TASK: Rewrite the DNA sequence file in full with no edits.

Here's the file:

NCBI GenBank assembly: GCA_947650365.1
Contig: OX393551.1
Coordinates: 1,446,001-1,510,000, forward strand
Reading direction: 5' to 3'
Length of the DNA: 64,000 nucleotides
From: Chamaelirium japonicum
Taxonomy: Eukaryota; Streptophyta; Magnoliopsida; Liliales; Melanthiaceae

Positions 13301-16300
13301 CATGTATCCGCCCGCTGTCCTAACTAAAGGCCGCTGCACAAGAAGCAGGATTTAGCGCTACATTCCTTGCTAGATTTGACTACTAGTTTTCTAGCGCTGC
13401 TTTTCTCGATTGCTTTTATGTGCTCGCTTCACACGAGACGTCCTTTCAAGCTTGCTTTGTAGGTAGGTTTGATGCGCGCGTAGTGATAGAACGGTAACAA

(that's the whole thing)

NCBI GenBank assembly: GCA_947650365.1
Contig: OX393551.1
Coordinates: 1,446,001-1,510,000, forward strand
Reading direction: 5' to 3'
Length of the DNA: 64,000 nucleotides
From: Chamaelirium japonicum
Taxonomy: Eukaryota; Streptophyta; Magnoliopsida; Liliales; Melanthiaceae

Positions 13301-16300
13301 CATGTATCCGCCCGCTGTCCTAACTAAAGGCCGCTGCACAAGAAGCAGGATTTAGCGCTACATTCCTTGCTAGATTTGACTACTAGTTTTCTAGCGCTGC
13401 TTTTCTCGATTGCTTTTATGTGCTCGCTTCACACGAGACGTCCTTTCAAGCTTGCTTTGTAGGTAGGTTTGATGCGCGCGTAGTGATAGAACGGTAACAA